For the Yazidis, Justice Too Long Delayed Is Justice Denied

“Shout out loud in the face of blackening death,
The soft chirping of nightingales will not suffice today.”
—Murad Suleiman Allo, Yazidi poet from Sinjar

When ISIS (also known as Daesh) swept into Sinjar to begin a genocidal campaign against the Yazidi ethnoreligious minority on August 3, 2014, those who managed to escape fled to the mountain in search of safety. More than two years later, Yazidis are on the run again, this time seeking to avoid being caught in the crossfire of an intra-Kurdish conflict that has flared up in their homeland.

On one side of the conflict is the military arm of the Kurdistan Workers’ Party (PKK), a separatist group from Turkey that espouses the leftist ideology of Abdullah Ocalan. Together with their Syrian affiliate, the People’s Protection Units (YPG), and aided by US airpower, they broke through ISIS lines in August 2014 and established a safe corridor through Syria to Iraqi Kurdistan for Yazidis who were trapped on the mountain. The PKK has been in Sinjar ever since, with the stated aim of training a local Yazidi force (the Sinjar Resistance Units, or YBŞ) until they are able to defend and administer their own lands.

On the other side is the Peshmerga Rojava, a force made up primarily of Syrian Kurds that is supported by the Kurdistan Regional Government (KRG). The Kurdistan Democratic Party (KDP), the dominant party within the KRG and the party of President Masoud Barzani, is a fierce ideological rival of the PKK and members within it — including most recently Prime Minister Nechirvan Barzani — have repeatedly asked the PKK to leave Sinjar.

Peshmerga forces from the KRG have fought alongside the PKK in Sinjar to reclaim territory from ISIS in the past. Today, however, in fratricidal fashion, they are increasingly turning on each other, and forcing the groups they support in Sinjar to do the same. This is even as villages south of Mount Sinjar have yet to be liberated from ISIS.

The ones who are hardest hit by all of this are the Yazidis themselves. Their native Sinjar beset by political struggles from which they have little to gain, and which prevent them from returning home. The genocide against them is ongoing.

In terms of injustices, it doesn’t end there.

Despite confirmations from governments around the world and the United Nations that ISIS crimes against the Yazidis amount to genocide, words have not translated into concrete action. As of today, not one ISIS fighter has been tried for the myriad crimes committed against the Yazidis, including murder, forced conversion, recruitment of child soldiers and sexual enslavement of women and girls.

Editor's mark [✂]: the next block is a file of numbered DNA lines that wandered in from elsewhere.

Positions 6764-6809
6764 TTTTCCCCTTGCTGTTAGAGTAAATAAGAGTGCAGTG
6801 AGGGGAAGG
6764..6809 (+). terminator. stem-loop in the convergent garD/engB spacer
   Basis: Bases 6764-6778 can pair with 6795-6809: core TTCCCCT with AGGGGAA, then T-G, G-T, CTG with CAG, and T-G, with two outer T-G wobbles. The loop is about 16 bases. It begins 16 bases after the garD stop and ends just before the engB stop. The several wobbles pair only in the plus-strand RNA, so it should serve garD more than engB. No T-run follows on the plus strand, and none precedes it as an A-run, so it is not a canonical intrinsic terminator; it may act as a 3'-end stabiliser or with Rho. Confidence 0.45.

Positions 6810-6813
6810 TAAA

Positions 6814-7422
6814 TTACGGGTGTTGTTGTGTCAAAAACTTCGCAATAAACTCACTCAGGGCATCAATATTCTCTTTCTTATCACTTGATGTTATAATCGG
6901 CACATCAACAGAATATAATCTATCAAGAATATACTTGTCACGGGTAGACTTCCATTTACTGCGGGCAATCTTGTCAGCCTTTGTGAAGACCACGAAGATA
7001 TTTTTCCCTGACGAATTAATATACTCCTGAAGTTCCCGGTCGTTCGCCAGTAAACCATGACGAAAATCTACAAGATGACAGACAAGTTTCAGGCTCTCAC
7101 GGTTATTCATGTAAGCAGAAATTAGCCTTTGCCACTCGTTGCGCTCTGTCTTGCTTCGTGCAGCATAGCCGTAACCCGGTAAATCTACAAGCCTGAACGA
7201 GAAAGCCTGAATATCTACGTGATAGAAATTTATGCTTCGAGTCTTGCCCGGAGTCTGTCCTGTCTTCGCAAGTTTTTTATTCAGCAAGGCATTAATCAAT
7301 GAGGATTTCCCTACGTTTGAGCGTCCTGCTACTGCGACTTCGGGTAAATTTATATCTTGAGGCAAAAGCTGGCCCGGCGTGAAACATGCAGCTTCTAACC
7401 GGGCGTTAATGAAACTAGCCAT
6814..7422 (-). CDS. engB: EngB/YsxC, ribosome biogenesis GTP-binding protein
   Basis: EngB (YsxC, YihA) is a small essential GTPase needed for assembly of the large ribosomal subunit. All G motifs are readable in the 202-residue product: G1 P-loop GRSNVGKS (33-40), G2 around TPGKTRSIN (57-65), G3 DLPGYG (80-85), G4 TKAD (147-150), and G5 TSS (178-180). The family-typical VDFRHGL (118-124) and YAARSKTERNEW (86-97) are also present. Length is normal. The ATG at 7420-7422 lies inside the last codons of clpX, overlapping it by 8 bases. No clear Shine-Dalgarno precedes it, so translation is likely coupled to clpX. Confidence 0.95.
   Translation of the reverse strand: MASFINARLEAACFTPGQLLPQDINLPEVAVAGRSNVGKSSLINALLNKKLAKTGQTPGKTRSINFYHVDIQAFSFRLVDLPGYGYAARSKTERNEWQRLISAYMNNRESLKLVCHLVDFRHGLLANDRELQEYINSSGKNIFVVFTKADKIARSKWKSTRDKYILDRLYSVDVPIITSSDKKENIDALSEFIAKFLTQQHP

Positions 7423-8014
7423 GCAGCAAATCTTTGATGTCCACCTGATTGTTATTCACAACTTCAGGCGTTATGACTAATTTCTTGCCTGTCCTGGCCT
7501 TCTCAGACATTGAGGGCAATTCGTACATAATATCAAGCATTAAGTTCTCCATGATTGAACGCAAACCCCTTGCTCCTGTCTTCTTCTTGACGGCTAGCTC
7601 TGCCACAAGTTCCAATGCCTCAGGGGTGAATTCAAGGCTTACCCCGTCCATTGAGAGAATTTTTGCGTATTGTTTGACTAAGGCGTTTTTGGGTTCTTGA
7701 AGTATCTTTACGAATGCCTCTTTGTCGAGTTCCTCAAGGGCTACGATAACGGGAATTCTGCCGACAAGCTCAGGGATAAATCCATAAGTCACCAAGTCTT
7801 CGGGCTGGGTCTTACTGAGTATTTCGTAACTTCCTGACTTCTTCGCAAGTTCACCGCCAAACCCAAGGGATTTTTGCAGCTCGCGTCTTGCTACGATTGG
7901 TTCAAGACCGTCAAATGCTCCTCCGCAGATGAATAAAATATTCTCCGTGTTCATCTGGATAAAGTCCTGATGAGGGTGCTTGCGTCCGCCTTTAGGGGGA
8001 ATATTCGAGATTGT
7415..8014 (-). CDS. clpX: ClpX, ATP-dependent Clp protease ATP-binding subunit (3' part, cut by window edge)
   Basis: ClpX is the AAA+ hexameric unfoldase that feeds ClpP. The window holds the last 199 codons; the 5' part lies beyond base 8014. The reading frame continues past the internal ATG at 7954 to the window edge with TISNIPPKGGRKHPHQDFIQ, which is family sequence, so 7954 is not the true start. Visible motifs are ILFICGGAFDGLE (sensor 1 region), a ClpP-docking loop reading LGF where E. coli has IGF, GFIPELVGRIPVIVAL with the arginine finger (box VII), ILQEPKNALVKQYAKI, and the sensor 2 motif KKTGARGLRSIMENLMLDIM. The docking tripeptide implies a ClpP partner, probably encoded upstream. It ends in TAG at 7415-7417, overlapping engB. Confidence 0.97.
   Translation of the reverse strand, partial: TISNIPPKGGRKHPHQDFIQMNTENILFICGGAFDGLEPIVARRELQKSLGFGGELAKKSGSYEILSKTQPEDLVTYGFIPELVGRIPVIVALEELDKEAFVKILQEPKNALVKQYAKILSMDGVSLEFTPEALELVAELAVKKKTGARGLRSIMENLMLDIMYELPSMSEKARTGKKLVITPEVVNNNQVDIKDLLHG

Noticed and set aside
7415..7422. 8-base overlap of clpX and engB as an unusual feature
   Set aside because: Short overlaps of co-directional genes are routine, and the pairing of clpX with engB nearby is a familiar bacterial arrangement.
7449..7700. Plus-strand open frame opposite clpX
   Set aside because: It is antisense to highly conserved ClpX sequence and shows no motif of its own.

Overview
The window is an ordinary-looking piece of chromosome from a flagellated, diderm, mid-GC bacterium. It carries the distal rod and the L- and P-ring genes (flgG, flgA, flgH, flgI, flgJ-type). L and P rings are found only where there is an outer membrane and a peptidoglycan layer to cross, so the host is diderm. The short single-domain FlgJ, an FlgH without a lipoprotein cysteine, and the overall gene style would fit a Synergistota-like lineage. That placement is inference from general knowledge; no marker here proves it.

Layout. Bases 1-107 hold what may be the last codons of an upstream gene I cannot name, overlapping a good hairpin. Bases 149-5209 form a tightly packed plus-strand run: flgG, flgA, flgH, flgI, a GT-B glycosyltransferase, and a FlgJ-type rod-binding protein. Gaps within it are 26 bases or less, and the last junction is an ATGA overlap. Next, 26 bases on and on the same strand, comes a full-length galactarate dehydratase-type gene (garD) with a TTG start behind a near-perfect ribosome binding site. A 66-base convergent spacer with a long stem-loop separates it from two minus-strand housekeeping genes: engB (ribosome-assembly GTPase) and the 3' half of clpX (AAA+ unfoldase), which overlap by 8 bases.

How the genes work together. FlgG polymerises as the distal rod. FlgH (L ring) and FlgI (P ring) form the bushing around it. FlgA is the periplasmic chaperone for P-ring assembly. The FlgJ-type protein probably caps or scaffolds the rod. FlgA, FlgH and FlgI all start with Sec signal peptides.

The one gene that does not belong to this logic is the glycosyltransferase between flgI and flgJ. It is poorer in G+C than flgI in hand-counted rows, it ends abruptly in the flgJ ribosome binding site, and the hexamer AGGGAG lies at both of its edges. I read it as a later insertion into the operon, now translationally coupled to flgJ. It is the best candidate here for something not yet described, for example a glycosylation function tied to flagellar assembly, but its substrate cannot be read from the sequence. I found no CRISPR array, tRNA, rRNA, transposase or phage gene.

Earlier this month, international human rights attorney Amal Clooney addressed the UN on the need to bring ISIS fighters to justice. Currently, the only thing impeding a UN Security Council investigation on ISIS crimes in Iraq is the lack of a request for such an investigation from the government in Baghdad. If an investigation through the Security Council turns out to be blocked, Clooney urged other courses of action, saying, “… you must take the initiative to secure accountability in other ways available to you under the UN Charter. Don’t let this be another Rwanda, where you regret doing too little, too late. Don’t let ISIS get away with genocide.”

In her speech, Clooney highlighted that there can be no lasting peace for Yazidis and other minorities in Iraq without justice. For the Yazidis, justice on all fronts looks increasingly out of reach, in large part because it has for so long been delayed.

As the Global Coalition to counter ISIS meets in Washington, DC, this week, it is important to remember that success that is limited to the battlefield is no long-term success at all.

Fortunately, there is still decisive action that can be taken on multiple levels that goes beyond the military defeat of ISIS, fosters justice for the Yazidis and helps to empower them going forward.

Individuals can support organizations in Iraq (such as Yazda and Preemptive Love Coalition Coalition) that provide humanitarian aid and advocacy for Yazidis. Members of Congress in the United States can move to pass H.R. 390 (the Iraq and Syria Genocide Emergency Relief and Accountability Act), a bill that would ensure genocide-afflicted minorities like the Yazidis receive the aid they so desperately need. Additionally, the US government can encourage their Kurdish partners present in Sinjar to resolve their differences through dialogue, thus helping to avert what could foreseeably become a proxy war between Iran and Turkey. Finally, the international community can pressure the government of Iraq to send a letter to the UN requesting an investigation into ISIS crimes there, and can move to support internationally protected zones where Yazidis and other minorities (such as Christians, Turkmens and Shabak peoples) have sought to cultivate greater security and self-administration in the Nineveh Governorate. These are but a few possibilities, and there are no doubt many more.

The response from the international community to the crimes and injustices that Yazidis have had to confront over more than two years has amounted to little more than the “soft chirping of nightingales.” What’s needed is a collective “shout out loud in the face of blackening death.” As Nadia Murad, a Yazidi survivor of ISIS sexual enslavement and now UN Goodwill Ambassador, has said, “Time is running out. And words of support are not enough. Action is needed.” If justice is delayed still more, and action doesn’t come soon, the world may very well lose the treasure that is the Yazidi community.